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Maribel Caraballo-Shine v. Board of Review

SUPERIOR COURT OF NEW JERSEY APPELLATE DIVISION


July 12, 2011

MARIBEL CARABALLO-SHINE, APPELLANT,
v.
BOARD OF REVIEW, DEPARTMENT OF LABOR AND DUNBAR ARMORED, INC., RESPONDENTS.

On appeal from the Board of Review, Department of Labor, Docket No. 244,732.

Per curiam.

NOT FOR PUBLICATION WITHOUT THE APPROVAL OF THE APPELLATE DIVISION

Submitted: July 5, 2011

Before Judges Cuff and Fuentes.

Appellant Maribel Caraballo-Shine appeals from the March 1, 2010 final decision of the Board of Review holding appellant ineligible for extended unemployment benefits.

The New Jersey Extended Unemployment Benefits Law, N.J.S.A. 43:21-24.11 to -24.20, provides in pertinent part:

An individual who has been disqualified for regular benefits under the provisions of subsection (b) or (c) of R.S. 43:21-5 will not meet the eligibility requirements for the payment of extended benefits unless the individual has had employment subsequent to the effective date of disqualification for regular benefits and has earned in employment remuneration equal to not less than four times the individual's weekly benefit rate.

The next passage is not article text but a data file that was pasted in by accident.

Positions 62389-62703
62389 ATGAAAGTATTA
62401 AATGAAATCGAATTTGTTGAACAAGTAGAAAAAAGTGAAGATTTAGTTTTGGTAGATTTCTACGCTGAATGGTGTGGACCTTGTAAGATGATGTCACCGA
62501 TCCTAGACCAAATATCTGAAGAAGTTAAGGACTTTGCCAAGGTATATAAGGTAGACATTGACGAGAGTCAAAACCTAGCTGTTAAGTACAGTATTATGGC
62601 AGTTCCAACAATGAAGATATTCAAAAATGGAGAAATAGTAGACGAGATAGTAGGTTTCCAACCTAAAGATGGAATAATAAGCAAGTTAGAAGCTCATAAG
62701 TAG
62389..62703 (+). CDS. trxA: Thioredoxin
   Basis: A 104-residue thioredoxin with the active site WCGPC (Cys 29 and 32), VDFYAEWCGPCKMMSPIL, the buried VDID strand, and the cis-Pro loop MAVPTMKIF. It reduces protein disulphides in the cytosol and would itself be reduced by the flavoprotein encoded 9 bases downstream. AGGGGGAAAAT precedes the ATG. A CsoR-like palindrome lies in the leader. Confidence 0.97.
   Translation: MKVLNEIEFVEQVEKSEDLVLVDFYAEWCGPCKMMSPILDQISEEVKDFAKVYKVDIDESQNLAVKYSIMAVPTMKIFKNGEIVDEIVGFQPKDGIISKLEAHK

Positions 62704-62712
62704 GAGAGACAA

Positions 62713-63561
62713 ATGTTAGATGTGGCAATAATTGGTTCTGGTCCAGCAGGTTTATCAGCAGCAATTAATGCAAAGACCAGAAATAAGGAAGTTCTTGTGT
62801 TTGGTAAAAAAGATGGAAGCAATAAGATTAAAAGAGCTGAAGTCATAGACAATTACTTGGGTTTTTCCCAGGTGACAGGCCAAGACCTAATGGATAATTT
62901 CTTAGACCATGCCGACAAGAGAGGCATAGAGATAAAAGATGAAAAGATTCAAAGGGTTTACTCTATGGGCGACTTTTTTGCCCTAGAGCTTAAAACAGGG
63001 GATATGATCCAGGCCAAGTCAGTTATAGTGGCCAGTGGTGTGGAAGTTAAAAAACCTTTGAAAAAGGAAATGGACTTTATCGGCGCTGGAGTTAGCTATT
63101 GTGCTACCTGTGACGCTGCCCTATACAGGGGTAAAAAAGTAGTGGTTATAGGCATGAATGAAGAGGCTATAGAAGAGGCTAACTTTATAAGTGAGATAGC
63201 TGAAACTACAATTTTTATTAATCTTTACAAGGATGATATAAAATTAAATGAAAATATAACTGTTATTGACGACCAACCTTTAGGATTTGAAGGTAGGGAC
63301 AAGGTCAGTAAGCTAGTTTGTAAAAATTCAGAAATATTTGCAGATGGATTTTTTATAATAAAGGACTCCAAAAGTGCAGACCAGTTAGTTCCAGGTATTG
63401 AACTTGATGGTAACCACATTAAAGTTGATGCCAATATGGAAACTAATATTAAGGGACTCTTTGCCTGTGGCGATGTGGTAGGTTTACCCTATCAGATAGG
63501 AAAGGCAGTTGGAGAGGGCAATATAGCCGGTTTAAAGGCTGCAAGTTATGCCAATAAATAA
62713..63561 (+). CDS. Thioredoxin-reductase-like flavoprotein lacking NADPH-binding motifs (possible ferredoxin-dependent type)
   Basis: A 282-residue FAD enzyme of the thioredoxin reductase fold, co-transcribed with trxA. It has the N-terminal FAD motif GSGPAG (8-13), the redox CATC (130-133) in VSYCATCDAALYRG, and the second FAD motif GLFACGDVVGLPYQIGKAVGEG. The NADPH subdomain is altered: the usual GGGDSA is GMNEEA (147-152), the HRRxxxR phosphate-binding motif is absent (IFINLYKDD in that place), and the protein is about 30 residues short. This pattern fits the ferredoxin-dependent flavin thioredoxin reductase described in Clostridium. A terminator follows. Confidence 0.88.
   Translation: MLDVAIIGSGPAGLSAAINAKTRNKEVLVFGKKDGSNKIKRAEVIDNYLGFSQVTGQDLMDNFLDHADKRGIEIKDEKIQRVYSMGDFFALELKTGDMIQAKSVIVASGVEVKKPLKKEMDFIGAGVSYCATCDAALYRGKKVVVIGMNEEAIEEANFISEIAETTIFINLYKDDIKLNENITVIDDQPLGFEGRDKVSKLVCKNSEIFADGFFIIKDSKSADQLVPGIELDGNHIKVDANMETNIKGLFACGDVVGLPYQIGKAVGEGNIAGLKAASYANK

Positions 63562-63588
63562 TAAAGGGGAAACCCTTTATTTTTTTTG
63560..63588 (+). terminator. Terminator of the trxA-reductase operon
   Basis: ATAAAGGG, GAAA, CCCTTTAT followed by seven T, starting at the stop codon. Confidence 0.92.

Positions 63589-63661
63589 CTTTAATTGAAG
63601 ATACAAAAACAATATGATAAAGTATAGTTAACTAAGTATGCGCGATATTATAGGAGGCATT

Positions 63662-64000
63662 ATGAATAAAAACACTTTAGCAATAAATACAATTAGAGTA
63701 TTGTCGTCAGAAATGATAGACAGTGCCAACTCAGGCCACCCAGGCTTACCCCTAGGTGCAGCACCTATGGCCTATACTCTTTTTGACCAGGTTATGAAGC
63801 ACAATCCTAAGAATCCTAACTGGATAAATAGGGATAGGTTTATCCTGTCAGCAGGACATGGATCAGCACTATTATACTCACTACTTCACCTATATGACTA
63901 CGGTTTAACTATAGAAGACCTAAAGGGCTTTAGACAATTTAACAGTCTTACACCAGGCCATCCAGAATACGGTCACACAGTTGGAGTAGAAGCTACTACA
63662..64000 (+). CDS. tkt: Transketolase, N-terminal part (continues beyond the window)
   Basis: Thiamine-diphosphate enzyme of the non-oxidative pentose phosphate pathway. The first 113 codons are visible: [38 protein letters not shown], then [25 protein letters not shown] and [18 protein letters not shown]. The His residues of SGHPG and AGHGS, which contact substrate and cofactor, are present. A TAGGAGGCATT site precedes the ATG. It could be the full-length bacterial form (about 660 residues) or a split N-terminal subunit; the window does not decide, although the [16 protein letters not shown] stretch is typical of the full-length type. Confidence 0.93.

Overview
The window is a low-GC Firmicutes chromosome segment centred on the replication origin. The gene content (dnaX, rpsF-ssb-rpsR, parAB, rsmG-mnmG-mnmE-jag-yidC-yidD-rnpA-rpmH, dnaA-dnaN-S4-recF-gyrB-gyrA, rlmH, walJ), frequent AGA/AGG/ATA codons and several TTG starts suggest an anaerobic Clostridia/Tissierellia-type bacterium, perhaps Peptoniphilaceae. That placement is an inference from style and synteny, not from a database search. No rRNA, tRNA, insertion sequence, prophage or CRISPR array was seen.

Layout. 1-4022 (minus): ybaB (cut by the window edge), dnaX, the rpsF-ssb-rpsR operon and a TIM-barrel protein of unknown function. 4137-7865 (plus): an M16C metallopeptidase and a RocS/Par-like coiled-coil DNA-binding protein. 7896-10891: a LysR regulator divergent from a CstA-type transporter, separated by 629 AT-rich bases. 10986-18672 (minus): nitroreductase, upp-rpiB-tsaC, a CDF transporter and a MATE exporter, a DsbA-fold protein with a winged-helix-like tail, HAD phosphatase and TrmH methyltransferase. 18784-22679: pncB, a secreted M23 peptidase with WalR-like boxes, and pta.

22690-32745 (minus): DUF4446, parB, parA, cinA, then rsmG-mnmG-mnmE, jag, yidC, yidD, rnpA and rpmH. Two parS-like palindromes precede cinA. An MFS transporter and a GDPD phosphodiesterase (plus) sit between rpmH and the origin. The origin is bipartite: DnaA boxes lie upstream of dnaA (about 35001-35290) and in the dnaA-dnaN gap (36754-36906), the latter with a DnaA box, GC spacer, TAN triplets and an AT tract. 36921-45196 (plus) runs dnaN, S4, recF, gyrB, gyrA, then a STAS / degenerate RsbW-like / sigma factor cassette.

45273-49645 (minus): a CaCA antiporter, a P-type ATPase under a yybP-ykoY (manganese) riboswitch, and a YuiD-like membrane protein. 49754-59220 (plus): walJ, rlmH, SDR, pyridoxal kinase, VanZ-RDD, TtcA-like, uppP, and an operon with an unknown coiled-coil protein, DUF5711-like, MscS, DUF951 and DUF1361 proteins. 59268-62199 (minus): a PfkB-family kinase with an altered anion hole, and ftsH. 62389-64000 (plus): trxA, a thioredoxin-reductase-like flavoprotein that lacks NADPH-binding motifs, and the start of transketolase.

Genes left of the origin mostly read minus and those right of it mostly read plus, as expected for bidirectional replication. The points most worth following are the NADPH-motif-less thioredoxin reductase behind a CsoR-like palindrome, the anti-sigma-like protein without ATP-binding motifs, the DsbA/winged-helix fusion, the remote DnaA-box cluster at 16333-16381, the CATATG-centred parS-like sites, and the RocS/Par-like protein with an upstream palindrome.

[N.J.S.A. 43:21-24.19g.]

At the time that Caraballo-Shine filed a regular claim for unemployment benefits, N.J.S.A. 43:21-5(b) provided that an individual shall be disqualified for benefits "[f]or the week in which the individual has been suspended or discharged for misconduct connected with the work, and for the five weeks which immediately follow that week . . . ."*fn1

The record indicates that Caraballo-Shine was discharged by Dunbar Armored, Inc. and filed a regular benefit claim effective May 4, 2008. The Deputy determined that Caraballo-Shine was discharged for misconduct connected with the work resulting in a six-week benefit disqualification for the period April 27, 2008 through June 7, 2008. See N.J.S.A. 43:21-5(b). Following the period of disqualification, Caraballo-Shine collected benefits until the claim was completely exhausted. Thereafter, she sought benefits under the Extended Benefits Law. To be eligible for extended benefits following a period of disqualification on her regular benefit claim, Caraballo-Shine was required to have worked and had earnings in employment equal to four times her weekly benefit rate. N.J.S.A. 43:21-24.19g. Caraballo-Shine testified that she had not worked since she was terminated by Dunbar in April 2008. Therefore, her claim for extended benefits was properly denied under the statute. Affirmed.


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